Female appointments dip under Tories

The Harper government has been appointing fewer women to Canada's more than 200 federal tribunals, boards, agencies and Crown corporations, figures from the Privy Council Office show.

The Harper government has been appointing fewer women to Canada's more than 200 federal tribunals, boards, agencies and Crown corporations, figures from the Privy Council Office show.

According to data provided to CBC News, the percentage of women occupying those jobs from 2002 to December 2005 was about 37 per cent. But when the Conservatives took over in 2006, that percentage began to drop.

A formal response from the office to Liberal MP Anita Neville shows the percentage was about 32.5 per cent from February 2006 to May 2010.

As far as Neville is concerned, the drop is proof that the Harper government is not committed to increasing the number of women who occupy these positions, which total more than 2,000.

"I think that it's not a priority," Neville told CBC News. "It takes an effort to ensure that women put forward their names and that there is an environment where women know that if they put forward their names, they'll be given serious consideration. And I don't think that exists at the present time."

For her part, Conservative Senator Marjorie LeBreton insists the criticism is off-base.

Though she concedes that the percentage of women appointees is down under the Conservatives, LeBreton, said it has nothing to do with a lack of commitment to promoting women.

LeBreton, who is also the government leader in the Senate, said she uses her position as a high-profile member of Harper's government to encourage women to consider public service jobs.

She said Rona Ambrose, minister of state responsible for the status of women, also tries to drum up interest at meetings of women's groups.

Ambrose's office did not return calls from the CBC requesting an interview.

Governor-in-council appointments

Federal appointments have been likened to an expanded civil service.

"Everything from port authorities to heritage councils, cultural boards, trade boards," explains Penny Collenette, who was the director of appointments for Liberal Prime Minister Jean Chrétien in the mid-1990s. 

"The system of orders-in-council appointments really is the backbone of federal public government in this country. In a way, you call it the people's service."

The positions typically only last for a few years, with the government of the day reserving the right to reappoint the person after terms expire.

"They are in positions that are important in terms of determining the direction of government," said Brooke Jeffrey, who teaches political science at Concordia University in Montreal.

"So as an outward and visible symbol of the government and as someone who will be in a leadership role, you have to assume that it's important that women be there. It's also important that visible minorities be there. ...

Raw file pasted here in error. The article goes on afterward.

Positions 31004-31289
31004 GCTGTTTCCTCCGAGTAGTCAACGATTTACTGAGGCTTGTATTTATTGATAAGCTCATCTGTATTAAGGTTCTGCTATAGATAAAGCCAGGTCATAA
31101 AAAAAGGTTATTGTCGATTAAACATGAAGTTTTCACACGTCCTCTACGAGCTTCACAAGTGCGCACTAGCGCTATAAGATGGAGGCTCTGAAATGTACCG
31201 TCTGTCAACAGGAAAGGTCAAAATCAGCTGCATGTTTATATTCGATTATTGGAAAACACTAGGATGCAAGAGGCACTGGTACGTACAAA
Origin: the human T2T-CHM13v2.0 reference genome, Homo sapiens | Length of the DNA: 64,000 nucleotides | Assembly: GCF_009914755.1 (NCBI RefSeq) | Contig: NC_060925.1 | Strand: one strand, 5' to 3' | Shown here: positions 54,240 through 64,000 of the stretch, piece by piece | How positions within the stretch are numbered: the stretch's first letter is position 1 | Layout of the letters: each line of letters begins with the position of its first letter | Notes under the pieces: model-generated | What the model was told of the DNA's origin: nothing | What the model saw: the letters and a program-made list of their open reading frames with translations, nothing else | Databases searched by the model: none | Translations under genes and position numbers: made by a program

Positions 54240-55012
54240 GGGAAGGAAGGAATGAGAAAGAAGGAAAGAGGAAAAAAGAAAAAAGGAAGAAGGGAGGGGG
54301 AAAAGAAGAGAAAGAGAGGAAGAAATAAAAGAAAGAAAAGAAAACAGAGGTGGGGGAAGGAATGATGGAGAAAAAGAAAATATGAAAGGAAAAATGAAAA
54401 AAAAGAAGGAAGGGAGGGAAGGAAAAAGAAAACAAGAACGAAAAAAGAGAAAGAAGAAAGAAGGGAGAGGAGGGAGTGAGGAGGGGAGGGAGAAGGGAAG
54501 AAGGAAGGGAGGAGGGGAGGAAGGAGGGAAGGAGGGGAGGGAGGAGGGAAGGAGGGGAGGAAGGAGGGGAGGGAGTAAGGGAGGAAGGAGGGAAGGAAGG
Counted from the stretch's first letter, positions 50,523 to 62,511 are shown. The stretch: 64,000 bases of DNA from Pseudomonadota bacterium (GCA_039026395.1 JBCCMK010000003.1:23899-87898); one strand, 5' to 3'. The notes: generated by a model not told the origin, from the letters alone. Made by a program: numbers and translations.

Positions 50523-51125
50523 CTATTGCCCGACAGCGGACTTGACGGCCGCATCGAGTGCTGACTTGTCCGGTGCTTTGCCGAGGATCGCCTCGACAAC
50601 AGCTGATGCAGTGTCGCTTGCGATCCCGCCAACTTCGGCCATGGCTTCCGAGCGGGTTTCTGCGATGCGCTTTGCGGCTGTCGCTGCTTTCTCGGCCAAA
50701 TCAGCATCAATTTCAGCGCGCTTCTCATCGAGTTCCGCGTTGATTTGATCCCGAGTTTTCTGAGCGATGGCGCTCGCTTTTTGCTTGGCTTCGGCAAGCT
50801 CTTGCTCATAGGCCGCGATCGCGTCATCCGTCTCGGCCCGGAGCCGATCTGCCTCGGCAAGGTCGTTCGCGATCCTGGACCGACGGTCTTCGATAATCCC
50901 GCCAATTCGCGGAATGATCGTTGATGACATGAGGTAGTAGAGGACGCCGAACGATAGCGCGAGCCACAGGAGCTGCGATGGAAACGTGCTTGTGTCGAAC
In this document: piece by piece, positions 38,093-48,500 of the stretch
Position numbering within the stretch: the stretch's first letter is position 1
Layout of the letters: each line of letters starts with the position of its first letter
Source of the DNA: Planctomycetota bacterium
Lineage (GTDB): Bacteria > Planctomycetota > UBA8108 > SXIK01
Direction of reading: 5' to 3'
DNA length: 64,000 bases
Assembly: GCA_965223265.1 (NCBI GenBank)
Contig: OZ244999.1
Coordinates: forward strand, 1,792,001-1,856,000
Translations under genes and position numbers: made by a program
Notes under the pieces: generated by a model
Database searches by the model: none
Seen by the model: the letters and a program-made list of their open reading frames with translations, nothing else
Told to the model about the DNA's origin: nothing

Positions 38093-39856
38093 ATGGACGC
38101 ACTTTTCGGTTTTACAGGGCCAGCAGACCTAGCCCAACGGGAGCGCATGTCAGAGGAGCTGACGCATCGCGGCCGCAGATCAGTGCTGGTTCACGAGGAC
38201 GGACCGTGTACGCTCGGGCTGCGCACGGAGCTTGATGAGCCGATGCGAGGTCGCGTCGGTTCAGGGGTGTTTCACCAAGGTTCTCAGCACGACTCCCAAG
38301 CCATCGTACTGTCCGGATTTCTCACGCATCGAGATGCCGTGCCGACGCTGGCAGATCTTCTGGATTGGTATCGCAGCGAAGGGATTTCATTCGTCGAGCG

"Any decrease in representation, given that already we're way behind other countries, is a negative step that should cause concern. It's not that there aren't qualified women there."

A history of appointing women

Recent prime ministers before Stephen Harper had policies in place to boost the number of women among federal "governor-in-council" appointees.

LeBreton was Brian Mulroney's director of appointments in the 1980s when he was prime minister.

"We had a good outreach program," she recalls. "The prime minister gave specific directives that we were going to get these numbers up, and if we didn't have a significant number of women, he would simply reject all of these appointments until we did. So there was a lot of political will driven by the prime minister. And we achieved great results."

When Chrétien became prime minister, he appointed Collenette as his director of appointments and she put specific programs in place to recruit women.

"We read trade magazines," said Collenette. "We looked for women who won awards. If I found a really good one, I would call a minister and ask, 'Did you know this person?'

"That's how it worked. Some party members weren't always happy with me."

Since that time, however, the percentage of women appointees has fallen.

"I think it's a disquieting trend," said Collenette. "I wouldn't yet call it alarming. A number of questions have to be asked. Are women applying in the same numbers as their male counterparts? Are women being offered and saying no?

"That was the case for a number of times when I was director of appointments, much to my horror."

Neville said the trend indicates that the Harper government lacks the political will to increase the percentage of women among government-in-council appointees and even within its own government.

She said that prompted her to demand details about the present-day makeup of appointees.

LeBreton insists Neville and other critics are wrong to suggest her government lacks the political will, though she was hard-pressed to name specific measures the Tories have taken to attract more women.

Although she carried out policies to recruit more women in the Mulroney government many years ago, LeBreton sees no need to do the same thing today in Stephen Harper's government.

"The prime minister doesn't have to go out [and talk about the need for more women to apply for positions]. None of us has to go out and say that. It's a given. We're way past that era now. Way past."